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Glasir is an open source PHP/HTML5 media player for a personal music collection of unlimited size. For use with Chrome, Firefox, and Android phones.
PHP JavaScript
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  1. Linux (Ubuntu, Fedora, Arch, anything)
  2. Mysql Server
  3. Mysql user configured
  4. Blank Mysql database created
  5. mpg321 and oggenc for mp3 to ogg conversion (Firefox browser support)

    $ sudo apt-get install mpg321
    $ sudo apt-get install vorbis-tools


  1. Copy to
  2. Add your own configuration data.
  3. Add the Apache user group to the media folder

    $ sudo chown ajbogh:www-data media

How Glasir Works

Glasir uses a symbolic link to your media folder to help it browse and process the music files. Without the symbolic link within the website directory PHP wouldn't be able to scan through your files. A temp folder symbolic link is also created to help PHP maintain a limited cache. The temp folder is cleared when the system is rebooted* (note, this may change).

Music information is stored in a MySQL database. This includes the duration and how many times the song was played. In the future this information will go towards choosing a suitable playlist for you.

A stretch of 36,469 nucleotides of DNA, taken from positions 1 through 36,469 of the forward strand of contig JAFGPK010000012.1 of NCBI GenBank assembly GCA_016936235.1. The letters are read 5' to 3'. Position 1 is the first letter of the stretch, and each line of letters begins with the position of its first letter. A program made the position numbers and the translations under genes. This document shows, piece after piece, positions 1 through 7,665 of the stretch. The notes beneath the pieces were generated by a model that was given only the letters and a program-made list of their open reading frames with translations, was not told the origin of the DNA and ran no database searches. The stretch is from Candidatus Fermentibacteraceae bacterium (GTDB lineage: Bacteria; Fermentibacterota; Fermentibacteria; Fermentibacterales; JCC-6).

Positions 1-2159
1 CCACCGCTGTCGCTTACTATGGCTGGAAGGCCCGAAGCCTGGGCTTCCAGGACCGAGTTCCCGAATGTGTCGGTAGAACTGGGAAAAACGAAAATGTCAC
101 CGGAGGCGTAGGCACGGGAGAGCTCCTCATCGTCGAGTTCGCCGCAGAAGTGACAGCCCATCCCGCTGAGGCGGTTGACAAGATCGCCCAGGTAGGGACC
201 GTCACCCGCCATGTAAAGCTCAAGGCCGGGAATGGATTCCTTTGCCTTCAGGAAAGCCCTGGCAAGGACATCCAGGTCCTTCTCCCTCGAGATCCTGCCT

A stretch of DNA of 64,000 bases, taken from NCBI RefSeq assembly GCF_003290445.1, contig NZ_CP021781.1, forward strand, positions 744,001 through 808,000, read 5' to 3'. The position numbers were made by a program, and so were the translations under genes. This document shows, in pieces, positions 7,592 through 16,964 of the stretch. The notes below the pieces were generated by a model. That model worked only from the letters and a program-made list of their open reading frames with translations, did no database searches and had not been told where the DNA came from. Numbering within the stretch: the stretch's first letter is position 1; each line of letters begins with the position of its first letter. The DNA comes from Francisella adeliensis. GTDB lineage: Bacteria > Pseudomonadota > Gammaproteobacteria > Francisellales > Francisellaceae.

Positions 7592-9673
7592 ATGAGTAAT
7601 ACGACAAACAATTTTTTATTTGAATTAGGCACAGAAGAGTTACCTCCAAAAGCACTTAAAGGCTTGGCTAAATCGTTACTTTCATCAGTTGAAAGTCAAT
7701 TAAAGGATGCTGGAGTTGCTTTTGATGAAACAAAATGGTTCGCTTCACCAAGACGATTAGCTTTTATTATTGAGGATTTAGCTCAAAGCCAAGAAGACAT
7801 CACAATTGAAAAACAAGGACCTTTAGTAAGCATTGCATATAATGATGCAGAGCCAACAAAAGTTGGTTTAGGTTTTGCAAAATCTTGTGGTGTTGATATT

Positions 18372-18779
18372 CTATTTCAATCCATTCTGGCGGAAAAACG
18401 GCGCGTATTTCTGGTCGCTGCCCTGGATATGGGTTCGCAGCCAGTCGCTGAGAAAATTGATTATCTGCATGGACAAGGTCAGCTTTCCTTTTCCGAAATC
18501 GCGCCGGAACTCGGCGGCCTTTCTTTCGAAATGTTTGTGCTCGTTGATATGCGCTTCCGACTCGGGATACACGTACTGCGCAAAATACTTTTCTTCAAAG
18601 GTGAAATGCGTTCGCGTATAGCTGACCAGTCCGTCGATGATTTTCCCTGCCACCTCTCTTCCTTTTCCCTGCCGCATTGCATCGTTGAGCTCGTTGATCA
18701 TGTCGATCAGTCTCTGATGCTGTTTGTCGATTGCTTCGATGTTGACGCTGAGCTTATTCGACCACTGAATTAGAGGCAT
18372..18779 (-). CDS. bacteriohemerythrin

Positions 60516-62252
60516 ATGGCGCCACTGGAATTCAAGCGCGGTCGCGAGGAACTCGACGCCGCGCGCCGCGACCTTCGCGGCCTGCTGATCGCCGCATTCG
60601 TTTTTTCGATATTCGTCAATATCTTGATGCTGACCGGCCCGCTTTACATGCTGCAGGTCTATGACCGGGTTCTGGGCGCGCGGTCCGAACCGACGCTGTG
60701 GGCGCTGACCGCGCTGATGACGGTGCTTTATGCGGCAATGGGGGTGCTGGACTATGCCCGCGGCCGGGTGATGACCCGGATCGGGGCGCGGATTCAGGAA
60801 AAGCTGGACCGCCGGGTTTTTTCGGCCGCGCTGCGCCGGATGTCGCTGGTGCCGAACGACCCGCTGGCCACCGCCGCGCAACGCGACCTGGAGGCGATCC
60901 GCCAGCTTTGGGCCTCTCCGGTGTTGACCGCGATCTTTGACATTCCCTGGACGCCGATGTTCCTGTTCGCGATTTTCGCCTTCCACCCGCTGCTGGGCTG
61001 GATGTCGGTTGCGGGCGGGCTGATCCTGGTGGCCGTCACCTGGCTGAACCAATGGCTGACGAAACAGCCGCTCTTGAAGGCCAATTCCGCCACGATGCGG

Glasir performs a file scan to obtain as much music information as possible before a song is played, however some functions take a bit longer, such as song duration, so a secondary asynchronous process grabs the duration and updates the song information in the database. The first time the song is played the duration will say 0, but the next time it'll display properly.

If you're using Firefox then Glasir will automatically choose ogg file formats. This requires a conversion from mp3 to ogg format which may take a few seconds. This one-time conversion is then stored in the temp folder for future plays.

File browsing is handled one directory at a time, which makes folder navigation faster and allows Glasir to run on limited system specs. Glasir will scan your music folder for all files of certain types and folders and display a list. This list is generated in Javascript from a JSON output from the server. As you navigate the file tree you will send requests back to the server and obtain a new JSON output for the next folder level. Eventually you will reach the songs you want. New features may include a search algorithm that can scan your entire directory structure for the song you're looking for. This will try the database first to see if you've already played that song.

Another upcoming feature will be pure randomization. We all like certain songs and we tend to play only about 20 songs, even with a list of thousands. Why not take the human factor out of the equation and play all of your songs randomly? You can then like or unlike songs, maybe even rate them so that the system can automatically choose a playlist for you.

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